The United States will permit Chinese passenger air carriers to operate two flights per week after Beijing said it would ease coronavirus-related restrictions to allow in more foreign carriers, the U.S. Transportation Department said on Friday.


On Wednesday, U.S. President Donald Trump's administration said it planned to bar all Chinese passenger airlines from flying to the United States by June 16.


The revised Transportation Department order cuts in half the four weekly round-trip flights Chinese passenger carriers have been flying to the United States and takes effect immediately.


China's announcement should allow U.S. carriers to resume once-a-week flights into a city of their choice starting on Monday, a fraction of what the U.S.-China aviation agreement allows.


The U.S. limit affects roundtrip flights between China and the U.S. by Air China, China Eastern Airlines Corp, China Southern Airlines Co and Xiamen Airlines Co. It is not immediately known which flights will be allowed to continue.


There are currently 152 flights scheduled from China to the United States in June, including 92 on United Airlines and the remainder on Chinese carriers, and 2,118 in July, according to aviation data provider Cirium.


In May, 84 flights flew from China to the United States, down 95 percent from 2019.


It is also unclear if U.S. carriers will agree to fly just once a week to China when they have sought approval for two or three daily flights.


Delta Air Lines and United had asked to resume flights to China this month. Both said they were studying China's actions.


China said all airlines can increase the number of international flights involving China to two per week if none of their passengers test positive for the novel coronavirus for three consecutive weeks.





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U.S. to allow two Chinese passenger flights per week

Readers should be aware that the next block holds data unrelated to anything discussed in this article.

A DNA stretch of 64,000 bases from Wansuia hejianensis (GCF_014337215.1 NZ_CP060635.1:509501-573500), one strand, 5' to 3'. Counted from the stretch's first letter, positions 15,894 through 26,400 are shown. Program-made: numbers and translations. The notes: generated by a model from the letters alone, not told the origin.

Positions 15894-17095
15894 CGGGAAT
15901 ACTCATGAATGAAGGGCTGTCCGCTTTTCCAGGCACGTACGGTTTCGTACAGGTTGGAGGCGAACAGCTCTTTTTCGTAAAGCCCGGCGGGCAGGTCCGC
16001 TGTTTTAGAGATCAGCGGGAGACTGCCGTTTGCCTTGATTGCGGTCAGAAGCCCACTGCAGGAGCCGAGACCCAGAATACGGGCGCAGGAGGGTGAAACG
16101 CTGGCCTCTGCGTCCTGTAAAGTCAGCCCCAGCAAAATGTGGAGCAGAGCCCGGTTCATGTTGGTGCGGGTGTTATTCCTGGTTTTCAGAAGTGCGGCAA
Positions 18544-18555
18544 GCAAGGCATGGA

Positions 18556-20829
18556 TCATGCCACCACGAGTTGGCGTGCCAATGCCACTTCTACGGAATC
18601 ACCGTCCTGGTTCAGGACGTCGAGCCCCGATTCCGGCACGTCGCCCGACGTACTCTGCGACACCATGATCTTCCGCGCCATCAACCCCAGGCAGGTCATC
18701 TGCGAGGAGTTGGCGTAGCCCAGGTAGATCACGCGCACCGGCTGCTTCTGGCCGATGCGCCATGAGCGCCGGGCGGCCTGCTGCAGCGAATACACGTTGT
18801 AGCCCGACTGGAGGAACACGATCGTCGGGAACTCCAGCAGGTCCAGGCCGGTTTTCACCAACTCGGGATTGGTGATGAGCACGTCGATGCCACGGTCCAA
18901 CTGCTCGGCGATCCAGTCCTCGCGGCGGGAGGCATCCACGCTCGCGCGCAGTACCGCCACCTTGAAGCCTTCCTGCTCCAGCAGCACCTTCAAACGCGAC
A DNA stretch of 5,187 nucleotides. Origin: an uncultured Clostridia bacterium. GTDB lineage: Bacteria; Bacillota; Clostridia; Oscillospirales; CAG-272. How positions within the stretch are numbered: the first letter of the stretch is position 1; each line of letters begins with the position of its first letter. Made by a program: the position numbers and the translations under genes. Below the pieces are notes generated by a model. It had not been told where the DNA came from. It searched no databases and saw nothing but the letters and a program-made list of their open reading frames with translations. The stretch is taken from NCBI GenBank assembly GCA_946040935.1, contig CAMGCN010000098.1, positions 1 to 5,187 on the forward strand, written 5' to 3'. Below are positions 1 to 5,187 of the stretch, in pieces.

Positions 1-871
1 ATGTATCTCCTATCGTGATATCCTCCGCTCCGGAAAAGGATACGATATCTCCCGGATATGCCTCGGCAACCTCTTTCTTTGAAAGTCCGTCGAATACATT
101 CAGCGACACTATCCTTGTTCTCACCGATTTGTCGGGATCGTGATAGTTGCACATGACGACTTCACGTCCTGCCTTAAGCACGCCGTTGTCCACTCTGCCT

The United States will permit Chinese passenger air carriers to operate two flights per week after Beijing said it would ease coronavirus-related restrictions to allow in more foreign carriers, the U.S. Transportation Department said on Friday.


On Wednesday, U.S. President Donald Trump's administration said it planned to bar all Chinese passenger airlines from flying to the United States by June 16.


The revised Transportation Department order cuts in half the four weekly round-trip flights Chinese passenger carriers have been flying to the United States and takes effect immediately.


China's announcement should allow U.S. carriers to resume once-a-week flights into a city of their choice starting on Monday, a fraction of what the U.S.-China aviation agreement allows.


The U.S. limit affects roundtrip flights between China and the U.S. by Air China, China Eastern Airlines Corp, China Southern Airlines Co and Xiamen Airlines Co. It is not immediately known which flights will be allowed to continue.


There are currently 152 flights scheduled from China to the United States in June, including 92 on United Airlines and the remainder on Chinese carriers, and 2,118 in July, according to aviation data provider Cirium.


In May, 84 flights flew from China to the United States, down 95 percent from 2019.


It is also unclear if U.S. carriers will agree to fly just once a week to China when they have sought approval for two or three daily flights.


Delta Air Lines and United had asked to resume flights to China this month. Both said they were studying China's actions.


China said all airlines can increase the number of international flights involving China to two per week if none of their passengers test positive for the novel coronavirus for three consecutive weeks.





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